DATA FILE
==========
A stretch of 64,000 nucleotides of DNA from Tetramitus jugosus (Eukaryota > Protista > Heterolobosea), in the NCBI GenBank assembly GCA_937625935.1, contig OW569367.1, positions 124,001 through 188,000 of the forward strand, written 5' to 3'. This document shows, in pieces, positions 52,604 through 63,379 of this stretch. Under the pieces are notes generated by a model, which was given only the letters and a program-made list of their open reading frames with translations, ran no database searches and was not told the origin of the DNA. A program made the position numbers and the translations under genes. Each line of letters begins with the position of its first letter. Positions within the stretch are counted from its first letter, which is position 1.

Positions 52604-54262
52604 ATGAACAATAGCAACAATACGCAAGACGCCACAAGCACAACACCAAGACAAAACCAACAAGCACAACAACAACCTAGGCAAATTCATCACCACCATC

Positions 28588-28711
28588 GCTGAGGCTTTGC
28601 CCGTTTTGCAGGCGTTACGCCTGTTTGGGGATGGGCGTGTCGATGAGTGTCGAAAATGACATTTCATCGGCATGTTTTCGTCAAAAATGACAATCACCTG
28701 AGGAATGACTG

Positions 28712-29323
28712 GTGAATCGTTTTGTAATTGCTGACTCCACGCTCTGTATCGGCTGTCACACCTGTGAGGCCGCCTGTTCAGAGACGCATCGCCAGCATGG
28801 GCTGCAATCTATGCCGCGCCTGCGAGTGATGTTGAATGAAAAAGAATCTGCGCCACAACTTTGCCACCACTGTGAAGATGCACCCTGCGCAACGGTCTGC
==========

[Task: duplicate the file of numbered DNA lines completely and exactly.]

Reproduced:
A stretch of 64,000 nucleotides of DNA from Tetramitus jugosus (Eukaryota > Protista > Heterolobosea), in the NCBI GenBank assembly GCA_937625935.1, contig OW569367.1, positions 124,001 through 188,000 of the forward strand, written 5' to 3'. This document shows, in pieces, positions 52,604 through 63,379 of this stretch. Under the pieces are notes generated by a model, which was given only the letters and a program-made list of their open reading frames with translations, ran no database searches and was not told the origin of the DNA. A program made the position numbers and the translations under genes. Each line of letters begins with the position of its first letter. Positions within the stretch are counted from its first letter, which is position 1.

Positions 52604-54262
52604 ATGAACAATAGCAACAATACGCAAGACGCCACAAGCACAACACCAAGACAAAACCAACAAGCACAACAACAACCTAGGCAAATTCATCACCACCATC

Positions 28588-28711
28588 GCTGAGGCTTTGC
28601 CCGTTTTGCAGGCGTTACGCCTGTTTGGGGATGGGCGTGTCGATGAGTGTCGAAAATGACATTTCATCGGCATGTTTTCGTCAAAAATGACAATCACCTG
28701 AGGAATGACTG

Positions 28712-29323
28712 GTGAATCGTTTTGTAATTGCTGACTCCACGCTCTGTATCGGCTGTCACACCTGTGAGGCCGCCTGTTCAGAGACGCATCGCCAGCATGG
28801 GCTGCAATCTATGCCGCGCCTGCGAGTGATGTTGAATGAAAAAGAATCTGCGCCACAACTTTGCCACCACTGTGAAGATGCACCCTGCGCAACGGTCTGC